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On a random Wednesday afternoon last July, officers from the City of London Police pulled up on the northern side of London Bridge and began conducting vehicle checks. It was roughly six weeks after terrorists claimed the lives of eight people and injured 48 others just several yards...

On a random Wednesday afternoon last July, officers from the City of London Police pulled up on the northern side of London Bridge and began conducting vehicle checks.

It was roughly six weeks after terrorists claimed the lives of eight people and injured 48 others just several yards from the checkpoint, so the reaction from pedestrians and motorists was, quite understandably, rather skittish.

The officers’ job was to determine if this was general anxiety over police presence, perhaps borne of a heightened threat following four successive terror attacks in Manchester, Westminster, London Bridge and Finsbury Park in recent months, or something more sinister, like planning another one.

This is the primary aim of Project Servator, a City Police pilot programme that trains officers in behaviour analysis to identify individuals looking to target the Square Mile for terrorism and wider crime, which celebrated its fourth anniversary last week.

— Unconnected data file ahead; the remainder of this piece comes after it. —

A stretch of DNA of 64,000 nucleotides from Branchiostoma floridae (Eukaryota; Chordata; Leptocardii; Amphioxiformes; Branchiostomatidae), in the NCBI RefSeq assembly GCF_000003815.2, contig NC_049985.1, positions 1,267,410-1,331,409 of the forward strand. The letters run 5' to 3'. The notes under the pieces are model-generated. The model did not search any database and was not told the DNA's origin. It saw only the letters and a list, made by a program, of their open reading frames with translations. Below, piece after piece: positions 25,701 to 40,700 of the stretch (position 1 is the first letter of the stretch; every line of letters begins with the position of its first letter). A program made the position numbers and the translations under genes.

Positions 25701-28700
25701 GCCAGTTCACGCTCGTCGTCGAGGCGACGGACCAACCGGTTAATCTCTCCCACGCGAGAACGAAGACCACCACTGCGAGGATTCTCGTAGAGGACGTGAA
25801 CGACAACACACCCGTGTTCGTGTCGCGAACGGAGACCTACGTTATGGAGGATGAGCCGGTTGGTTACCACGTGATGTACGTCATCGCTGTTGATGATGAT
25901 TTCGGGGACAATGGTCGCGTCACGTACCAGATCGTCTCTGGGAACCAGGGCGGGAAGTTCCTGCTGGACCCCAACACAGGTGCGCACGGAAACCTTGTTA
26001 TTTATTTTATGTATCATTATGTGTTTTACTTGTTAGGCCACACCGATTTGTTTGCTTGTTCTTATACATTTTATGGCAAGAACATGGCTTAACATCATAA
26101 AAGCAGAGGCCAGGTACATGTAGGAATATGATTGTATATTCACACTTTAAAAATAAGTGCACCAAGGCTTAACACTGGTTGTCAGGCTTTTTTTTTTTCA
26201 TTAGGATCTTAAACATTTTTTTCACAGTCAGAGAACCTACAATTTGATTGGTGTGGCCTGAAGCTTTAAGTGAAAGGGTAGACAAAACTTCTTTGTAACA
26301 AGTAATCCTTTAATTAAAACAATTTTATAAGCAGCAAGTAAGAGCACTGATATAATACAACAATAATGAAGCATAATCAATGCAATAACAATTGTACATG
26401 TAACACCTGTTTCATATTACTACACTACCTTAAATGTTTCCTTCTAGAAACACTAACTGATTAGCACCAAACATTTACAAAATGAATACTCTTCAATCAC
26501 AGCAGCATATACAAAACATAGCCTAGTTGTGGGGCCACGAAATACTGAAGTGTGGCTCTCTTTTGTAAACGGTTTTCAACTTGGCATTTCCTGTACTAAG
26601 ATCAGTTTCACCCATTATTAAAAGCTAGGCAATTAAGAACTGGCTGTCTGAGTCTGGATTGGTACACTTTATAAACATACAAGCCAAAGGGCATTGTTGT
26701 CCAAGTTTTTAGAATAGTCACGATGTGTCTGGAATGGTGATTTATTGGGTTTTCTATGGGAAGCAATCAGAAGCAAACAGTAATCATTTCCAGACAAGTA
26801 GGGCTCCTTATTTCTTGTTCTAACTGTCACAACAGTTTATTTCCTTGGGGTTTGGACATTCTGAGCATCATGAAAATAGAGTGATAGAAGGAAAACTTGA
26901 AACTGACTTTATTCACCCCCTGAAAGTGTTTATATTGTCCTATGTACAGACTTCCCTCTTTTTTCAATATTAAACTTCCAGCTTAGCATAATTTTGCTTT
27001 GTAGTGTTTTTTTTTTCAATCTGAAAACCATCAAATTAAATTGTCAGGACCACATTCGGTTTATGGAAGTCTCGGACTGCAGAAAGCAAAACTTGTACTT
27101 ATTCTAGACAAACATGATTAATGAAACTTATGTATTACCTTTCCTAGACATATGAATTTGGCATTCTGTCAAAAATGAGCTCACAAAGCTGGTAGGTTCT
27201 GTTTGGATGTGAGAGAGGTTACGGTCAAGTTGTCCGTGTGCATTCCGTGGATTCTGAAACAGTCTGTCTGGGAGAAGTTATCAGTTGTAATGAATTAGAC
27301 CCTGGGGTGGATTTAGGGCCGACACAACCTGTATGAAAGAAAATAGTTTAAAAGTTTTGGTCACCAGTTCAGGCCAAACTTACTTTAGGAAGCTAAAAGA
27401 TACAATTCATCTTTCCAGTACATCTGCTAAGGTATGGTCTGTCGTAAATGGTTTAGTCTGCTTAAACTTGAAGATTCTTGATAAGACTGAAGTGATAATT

As two of Servator’s most senior officers, communities and business engagement director Matt Hone QPM, and superintendent Helen Isaac, have plenty of celebrate. Over the last four years they have facilitated deployments that resulted in more than 500 arrests, 233 vehicle seizures, and 174 drug warnings being issued.

And as with any success story, others have been quick to jump on the bandwagon. At last count 10 police forces have adopted Project Servator into their policing strategy, among them the Met and British Transport Police, and there is a national team delivering more training up and down the country.

In the City, operations have had knock-on effects in other areas, most notably drug-related crime, with more than 150 arrests for dealing and seized quantities of amphetamine, LSD, cannabis, cocaine, MDMA and heroin.

“The whole tactic was around countering terrorism but it does have a ripple effect on other crime types… the things that [officers] look for in the behaviour of that person are the same no matter the offence,” Helen says.

“If someone is loaded with drugs and false ID documents and cash, the pressure and anxiety that person is under is going to make them stick out like a sore thumb.”

Servator deployments are made up of plain clothes officers trained to blend in and identify people who might be stressed or anxious working in tandem with uniformed officers and police dogs who engage with the public and maintain a highly visible presence.

Individuals displaying signs of odd behaviour are approached using expert conversation tactics designed to elicit information and determine whether a person has something to hide. If officers have reason to be suspicious, they employ their stop and search powers.